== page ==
Ferrari's CEO promises an EV in 2025

The first all-electric Ferrari is in the works, but it's a few years away.

The Ferrari SF90 Stradale seen at Salon Prive, held at Blenheim Palace. (Martyn Lucy via Getty Images)

Ferrari has already made cars with hybrid powertrains, but during its Annual General Meeting this week, acting CEO John Elkann told investors in prepared remarks (PDF) that the carmaker will unveil "the first all-electric Ferrari" in 2025. Hopefully that plan will hold even after the company confirms a new CEO — over the past decade execs have said Ferrari will never build an EV, will be the first with an electric supercar, or that an electric Ferrari will not arrive until after 2025.


We are continuing to execute our electrification strategy in a highly disciplined way. And our interpretation and application of these technologies both in motor sport and in road cars is a huge opportunity to bring the uniqueness and passion of Ferrari to new generations.

As you would expect, we have started by setting the bar high. By leveraging our know-how from motor racing, we have created the wonderful technical achievement and driving experience that are the SF90 Stradale and the SF90 Spider, our hybrid cars. They are in the very finest Ferrari tradition in both its styling and its performance.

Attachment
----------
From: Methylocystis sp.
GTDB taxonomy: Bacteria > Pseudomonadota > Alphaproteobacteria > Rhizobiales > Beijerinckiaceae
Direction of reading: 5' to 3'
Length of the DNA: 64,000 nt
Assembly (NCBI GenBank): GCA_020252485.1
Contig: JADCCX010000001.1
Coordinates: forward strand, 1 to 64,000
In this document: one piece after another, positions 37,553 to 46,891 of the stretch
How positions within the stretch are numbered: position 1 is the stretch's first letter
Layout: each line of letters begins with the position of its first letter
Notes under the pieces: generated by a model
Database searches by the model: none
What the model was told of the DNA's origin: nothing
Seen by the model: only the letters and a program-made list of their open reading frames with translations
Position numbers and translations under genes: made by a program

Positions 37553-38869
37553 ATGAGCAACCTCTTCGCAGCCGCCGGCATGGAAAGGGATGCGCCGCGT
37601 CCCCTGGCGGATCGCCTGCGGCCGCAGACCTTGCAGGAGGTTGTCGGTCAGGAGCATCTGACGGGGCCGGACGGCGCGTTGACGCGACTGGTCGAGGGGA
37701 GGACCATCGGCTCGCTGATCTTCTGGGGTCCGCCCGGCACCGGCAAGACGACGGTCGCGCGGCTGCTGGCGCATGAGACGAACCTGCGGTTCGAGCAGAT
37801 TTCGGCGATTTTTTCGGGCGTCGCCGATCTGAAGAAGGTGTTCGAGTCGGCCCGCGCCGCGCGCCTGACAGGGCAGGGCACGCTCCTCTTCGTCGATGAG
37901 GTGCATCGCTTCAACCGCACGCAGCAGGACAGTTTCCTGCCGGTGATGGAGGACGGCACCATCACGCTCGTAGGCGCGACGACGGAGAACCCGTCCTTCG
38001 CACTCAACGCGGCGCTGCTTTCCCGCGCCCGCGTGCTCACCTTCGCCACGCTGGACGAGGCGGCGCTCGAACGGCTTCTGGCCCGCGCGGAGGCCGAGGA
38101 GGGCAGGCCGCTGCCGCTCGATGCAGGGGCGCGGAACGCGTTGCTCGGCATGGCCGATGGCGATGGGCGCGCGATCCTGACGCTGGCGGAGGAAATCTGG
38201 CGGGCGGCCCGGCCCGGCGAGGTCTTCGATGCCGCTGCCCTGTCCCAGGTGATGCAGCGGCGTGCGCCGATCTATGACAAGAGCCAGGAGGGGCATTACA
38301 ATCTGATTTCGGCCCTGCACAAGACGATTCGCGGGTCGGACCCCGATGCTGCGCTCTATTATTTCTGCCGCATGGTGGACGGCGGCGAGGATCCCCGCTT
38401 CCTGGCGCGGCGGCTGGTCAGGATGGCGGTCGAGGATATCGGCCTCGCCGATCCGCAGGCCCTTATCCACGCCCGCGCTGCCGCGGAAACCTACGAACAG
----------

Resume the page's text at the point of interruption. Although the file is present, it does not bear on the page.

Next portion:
We are also very excited about our first all-electric Ferrari that we plan to unveil in 2025 and you can be sure this will be everything you dream the engineers and designers at Maranello can imagine for such a landmark in our history. So, we see this exciting decade of accelerating change as opening even more ways to push to new levels the boundaries of excellence and passion in everything we do.

In a sustainability report released at the same time (PDF), Ferrari explained how it will account for "hybrid and electric powertrains," as well as new body styles including its upcoming Purosangue SUV. The SF90 Stradale is mentioned as its first application of a rear-mid-engine architecture that can account for the weight and positioning of an electric motor and battery, but it's also working on designs for front mid-engine cars that have "a high range between comfort and sportiness.

Ferrari also touched on autonomous driving tech, and while the company has no plans to build self-driving cars, it will "adopt certain features of autonomous driving technology in response to regulatory developments and customer preferences, especially in the GT segment."